Yes, specific pay-for-play still isn’t allowed under NCAA NIL rules (although a federal court froze those rules in February due to another case involving Tennessee). But even that’s set to change somewhat following this week’s House v. NCAA settlement, with some current and back compensation specifically for play coming.

However, Bush insists that what happened in his case wasn’t a specific pay-for-play setup that would violate the current NCAA rules. Instead, he says it was a deal with an agent that would currently be permissible (but wasn’t then). And Judge Heather Welch also cited former USC assistant Todd McNair’s past defamation lawsuit against the NCAA over the Bush case, quoting that the trial court’s findings that the NCAA report in the Bush/USC case “produced a ‘fictional account’ with ‘ludicrous’ paraphrasing of what witnesses actually said.

It’s perhaps fascinating that Welch found Bush’s “concrete examples” of alleged harm from Wright’s comment significant. And it’s notable that she also wrote that the NCAA’s actions to vacate Bush’s records (which remain vacated) and the past return of his trophy (which might have been taken from him if he hadn’t forfeited it) “can be said to have a real effect on Bush’s current profession as a college football analyst.”

From the outside, based on what’s come out so far, that’s not seemingly an easy link to make. Bush joined Fox for their Big Noon Kickoff launch in 2019, well before the NIL changes at issue here. And everyone from executives to viewers certainly knew at the time that he had returned his Heisman trophy and that his NCAA records had been vacated. But, it is notable that the linking of Bush to still-impermissible “pay-for-play” in 2021 is not how Bush or USC described what happened, and is not necessarily proven by the NCAA investigation at the time either. There’s a significant distinction there, and it is possible that a NCAA spokesperson describing Bush’s actions as something that would still be impermissible did affect his career.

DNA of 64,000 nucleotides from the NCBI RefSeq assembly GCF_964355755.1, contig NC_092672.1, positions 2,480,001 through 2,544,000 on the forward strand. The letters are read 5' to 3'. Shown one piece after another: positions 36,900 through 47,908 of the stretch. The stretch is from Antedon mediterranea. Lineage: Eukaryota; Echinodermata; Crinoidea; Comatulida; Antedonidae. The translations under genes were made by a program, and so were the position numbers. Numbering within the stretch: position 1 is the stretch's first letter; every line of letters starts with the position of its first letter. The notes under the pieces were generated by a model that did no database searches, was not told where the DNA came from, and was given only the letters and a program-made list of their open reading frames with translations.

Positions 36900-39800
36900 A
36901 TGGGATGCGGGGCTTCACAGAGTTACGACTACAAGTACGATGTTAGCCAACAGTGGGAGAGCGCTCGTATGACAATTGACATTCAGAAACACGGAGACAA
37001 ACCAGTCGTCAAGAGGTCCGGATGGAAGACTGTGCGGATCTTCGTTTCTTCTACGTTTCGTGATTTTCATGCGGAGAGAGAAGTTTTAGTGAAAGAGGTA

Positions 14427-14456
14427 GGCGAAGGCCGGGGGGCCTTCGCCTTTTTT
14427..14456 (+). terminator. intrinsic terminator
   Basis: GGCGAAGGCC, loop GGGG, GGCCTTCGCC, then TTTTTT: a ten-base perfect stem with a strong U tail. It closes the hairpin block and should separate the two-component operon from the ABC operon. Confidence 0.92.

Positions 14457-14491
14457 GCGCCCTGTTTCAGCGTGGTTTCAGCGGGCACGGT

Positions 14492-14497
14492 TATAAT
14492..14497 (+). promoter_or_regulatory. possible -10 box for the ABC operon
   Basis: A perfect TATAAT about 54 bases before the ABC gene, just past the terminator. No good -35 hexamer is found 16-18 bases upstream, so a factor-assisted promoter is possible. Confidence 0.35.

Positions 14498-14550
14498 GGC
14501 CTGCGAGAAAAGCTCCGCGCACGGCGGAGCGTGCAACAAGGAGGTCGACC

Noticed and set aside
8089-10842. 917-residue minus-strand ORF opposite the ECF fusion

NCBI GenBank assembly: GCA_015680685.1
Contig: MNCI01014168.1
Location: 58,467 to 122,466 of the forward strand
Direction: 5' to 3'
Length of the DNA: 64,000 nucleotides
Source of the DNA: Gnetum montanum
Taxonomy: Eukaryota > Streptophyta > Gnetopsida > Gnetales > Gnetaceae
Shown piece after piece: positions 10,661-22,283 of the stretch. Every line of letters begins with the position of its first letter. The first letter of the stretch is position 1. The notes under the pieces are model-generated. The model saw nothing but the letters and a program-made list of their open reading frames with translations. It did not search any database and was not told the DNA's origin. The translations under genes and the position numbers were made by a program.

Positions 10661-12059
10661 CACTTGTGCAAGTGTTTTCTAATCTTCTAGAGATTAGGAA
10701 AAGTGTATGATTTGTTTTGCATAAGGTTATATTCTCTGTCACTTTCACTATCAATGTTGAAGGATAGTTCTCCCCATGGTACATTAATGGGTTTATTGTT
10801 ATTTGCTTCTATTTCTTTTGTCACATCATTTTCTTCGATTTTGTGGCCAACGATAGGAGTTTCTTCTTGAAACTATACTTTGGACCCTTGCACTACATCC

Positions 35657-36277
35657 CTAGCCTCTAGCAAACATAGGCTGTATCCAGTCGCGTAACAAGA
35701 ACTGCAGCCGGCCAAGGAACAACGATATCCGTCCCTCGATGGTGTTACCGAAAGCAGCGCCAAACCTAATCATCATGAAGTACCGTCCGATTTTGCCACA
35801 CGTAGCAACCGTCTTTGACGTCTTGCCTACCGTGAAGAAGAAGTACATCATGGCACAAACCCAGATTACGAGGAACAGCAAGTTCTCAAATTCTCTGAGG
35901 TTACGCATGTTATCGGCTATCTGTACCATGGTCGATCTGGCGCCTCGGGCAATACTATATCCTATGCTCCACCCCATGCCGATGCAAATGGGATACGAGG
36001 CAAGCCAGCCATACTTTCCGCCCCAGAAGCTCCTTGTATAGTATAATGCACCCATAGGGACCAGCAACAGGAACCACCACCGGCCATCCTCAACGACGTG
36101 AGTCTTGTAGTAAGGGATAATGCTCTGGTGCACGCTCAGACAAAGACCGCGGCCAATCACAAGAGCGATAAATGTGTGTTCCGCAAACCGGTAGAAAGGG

This is just an advancement of the lawsuit. If it heads to court, it would still have to go through pretrial discovery. And both sides might have some incentive to avoid that with a settlement.

If we do get discovery and maybe even a court case here, there could be some interesting media revelations. If Bush can produce some evidence that these comments impacted the end of his Fox contract and perhaps his other broadcasting and endorsement opportunities, that would certainly be notable not just for what it says about him, but what it says about how media companies viewed him in 2023.

While these spokesperson remarks have already proven costly for the NCAA, they may prove even more so if this goes to trial. And they could potentially impact some broadcasting entities as well.


About Andrew Bucholtz

Andrew Bucholtz has been covering sports media for Awful Announcing since 2012. He is also a staff writer for The Comeback. His previous work includes time at Yahoo! Sports Canada and Black Press.